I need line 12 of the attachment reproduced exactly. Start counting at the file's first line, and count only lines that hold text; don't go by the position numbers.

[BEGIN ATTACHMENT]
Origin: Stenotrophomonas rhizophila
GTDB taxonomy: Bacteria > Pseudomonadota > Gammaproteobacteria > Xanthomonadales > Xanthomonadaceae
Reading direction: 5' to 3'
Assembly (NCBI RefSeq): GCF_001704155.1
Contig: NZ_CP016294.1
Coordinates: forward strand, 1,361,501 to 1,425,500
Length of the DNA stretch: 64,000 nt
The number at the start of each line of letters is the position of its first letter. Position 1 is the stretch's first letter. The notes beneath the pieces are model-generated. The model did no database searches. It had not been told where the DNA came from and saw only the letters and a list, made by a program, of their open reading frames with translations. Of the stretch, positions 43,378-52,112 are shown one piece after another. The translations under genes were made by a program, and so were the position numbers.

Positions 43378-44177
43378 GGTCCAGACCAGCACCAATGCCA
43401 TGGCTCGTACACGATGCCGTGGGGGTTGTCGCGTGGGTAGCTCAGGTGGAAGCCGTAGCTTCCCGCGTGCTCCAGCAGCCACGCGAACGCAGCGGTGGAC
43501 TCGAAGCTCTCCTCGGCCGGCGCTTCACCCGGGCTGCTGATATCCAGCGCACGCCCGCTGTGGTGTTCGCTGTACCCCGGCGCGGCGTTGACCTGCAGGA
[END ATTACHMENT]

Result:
43501 TCGAAGCTCTCCTCGGCCGGCGCTTCACCCGGGCTGCTGATATCCAGCGCACGCCCGCTGTGGTGTTCGCTGTACCCCGGCGCGGCGTTGACCTGCAGGA